Peggy Pearce (born a Velma) was an actress who appeared in films from the 1910s to the 1920s. She was born in California in 1894. Peggy Cartwright was an actress who appeared in films from the 1910s to the 1930s. She was born in Canada in 1912. Peggy Moran (Mary) was an actress who appeared in films from the 1930s to the 1940s. She was born in Iowa in 1918. Peggy Ryan (Margaret) was an actress who appeared in films from the 1930s to the 1940s. She was born in California in 1924. Finally, Peggy was also a character name in multiple films including Peggy Lynn, Burglar (short 1915) and Confessions of a Co-Ed (1931).
Pert Pert Kelton was an actress who appeared in films from the 1920s to the 1960s. She was born in Montana in 1907. Pert was also a character name in multiple films, including Danger! Women at Work (1943) and Take It Big (1944).
Pervaneh was a character played by actress Greta Nissen in the film The Lady of the Harem (1926).
Petal Schultze was a character played by actress Amy Veness in the film Red Wagon (1933).
Phyllis Gordon was an actress who appeared in films from the 1910s to the 1940s. She was born in Virginia in 1889. Phyllis Haver was an actress who appeared in films from the 1910s to the 1930s. She was born in Kansas in 1899. Phyllis Thaxter was an actress who appeared in films from the 1940s to the 1970s. She was born in Maine in 1919. Finally, Phyllis was also a character name in multiple films, including Just Like a Woman (short, 1915) and Wagons Westward (1940).
Pinna Nesbit was an actress who appeared in films from the 1910s to the 1920s. She was born in Canada in 1896.
Piquette was a character played by actress Shannon Day in the film Honor First (1922).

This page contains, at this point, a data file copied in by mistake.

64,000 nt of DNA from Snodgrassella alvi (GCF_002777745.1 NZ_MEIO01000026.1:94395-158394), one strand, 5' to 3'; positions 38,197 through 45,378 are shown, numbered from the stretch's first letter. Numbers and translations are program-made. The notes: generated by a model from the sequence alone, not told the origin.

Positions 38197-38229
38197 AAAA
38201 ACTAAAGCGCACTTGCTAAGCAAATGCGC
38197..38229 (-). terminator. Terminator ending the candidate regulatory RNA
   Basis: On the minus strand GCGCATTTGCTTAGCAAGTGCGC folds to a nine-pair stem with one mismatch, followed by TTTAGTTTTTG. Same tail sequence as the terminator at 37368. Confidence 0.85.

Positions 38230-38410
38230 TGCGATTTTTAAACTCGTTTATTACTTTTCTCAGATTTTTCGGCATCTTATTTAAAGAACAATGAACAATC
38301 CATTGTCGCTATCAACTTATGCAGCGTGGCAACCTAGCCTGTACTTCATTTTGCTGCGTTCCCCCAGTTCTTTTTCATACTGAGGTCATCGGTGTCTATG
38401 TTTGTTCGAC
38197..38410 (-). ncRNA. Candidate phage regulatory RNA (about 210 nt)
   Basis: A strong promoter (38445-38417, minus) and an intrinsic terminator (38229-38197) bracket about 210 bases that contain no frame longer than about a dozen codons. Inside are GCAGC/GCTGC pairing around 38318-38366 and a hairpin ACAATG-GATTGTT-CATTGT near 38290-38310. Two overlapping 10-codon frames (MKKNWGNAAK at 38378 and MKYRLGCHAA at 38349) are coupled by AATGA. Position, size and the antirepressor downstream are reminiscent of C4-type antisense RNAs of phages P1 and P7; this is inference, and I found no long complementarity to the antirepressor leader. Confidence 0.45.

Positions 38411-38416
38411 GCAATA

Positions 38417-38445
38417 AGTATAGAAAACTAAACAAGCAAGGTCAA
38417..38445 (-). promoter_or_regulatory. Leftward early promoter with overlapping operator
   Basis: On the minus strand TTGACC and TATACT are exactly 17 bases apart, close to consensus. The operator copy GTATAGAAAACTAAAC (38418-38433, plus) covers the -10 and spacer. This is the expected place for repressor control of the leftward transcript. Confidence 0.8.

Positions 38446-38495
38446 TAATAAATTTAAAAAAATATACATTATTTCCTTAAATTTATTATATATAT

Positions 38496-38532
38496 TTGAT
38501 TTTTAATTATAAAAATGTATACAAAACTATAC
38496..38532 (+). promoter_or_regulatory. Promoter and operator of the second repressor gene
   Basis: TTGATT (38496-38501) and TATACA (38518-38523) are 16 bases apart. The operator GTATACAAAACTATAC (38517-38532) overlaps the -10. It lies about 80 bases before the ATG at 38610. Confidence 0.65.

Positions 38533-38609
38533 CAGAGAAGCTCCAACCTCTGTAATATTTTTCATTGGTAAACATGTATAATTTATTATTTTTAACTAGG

Plutina was a character played by actress Clara Kimball Young in the film The Heart of the Blue Ridge (1915).
Pola Negri was an actress who appeared in films from the 1910s to the 1960s. She was born in Poland in 1897. Her birth name was Barbara Apolonia Chałupec. Pola was also a character played by actress Elizabeth Allan in the film Insult (1932).
Pompeia Plotina was a character played by actress Caroline Frances Cooke in the short film In the Days of Trajan (1913).
Pompilia was a character played by actress Marie Newton in the short film The Ring and the Book (1914).
Pomposia was a character played by actress Helen Ware in the film The Warrior’s Husband (1933).
Poppaea was a character name in multiple films, including Nero (1922) and The Sign of the Cross (1932).
Portland Fancy was a character played by actress Juliet Brenon in the film The Street of Forgotten Men (1925). (Plus there’s radio actress Portland Hoffa was most active during the ’30s and ’40s.)
In late 1953, an 18-year-old Italian-American girl from Pennsylvania named Norma Jean Speranza was the subject of a photographic essay in Life. She was “a small-town singer” about to get her big break. But she wouldn’t get that big break without adopting a stage name:
She even had to give up her name, for the people who are supposed to know best about those things decided she should be Norma Speranza no longer. From now on she would be Jill Corey.
As Jill Corey, she put out singles and appeared regularly on TV throughout the ’50s. Her biggest hit was the 1957 song “Love Me to Pieces.”
(She also had another name: Scarpo. It was a childhood nickname that referred to her big feet. Scarpa means “shoe” in Italian.)
The first book was made into four different films (in 1914, 1922, 1932, and 1960) and the second was made into a single film the same year it was published.
My guess is that the name got a nudge in 1917 thanks to the release of the new story, which was also serialized in the now-defunct magazine Woman’s World. The marketing for the movie — which featured popular actress Norma Talmadge (who went on to star in The Heart of Wetona and Smilin’ Through) — could have been a factor as well.
Do you like the name Tessibel? Do you think it’s a good alternative to names like Isabel and Annabel?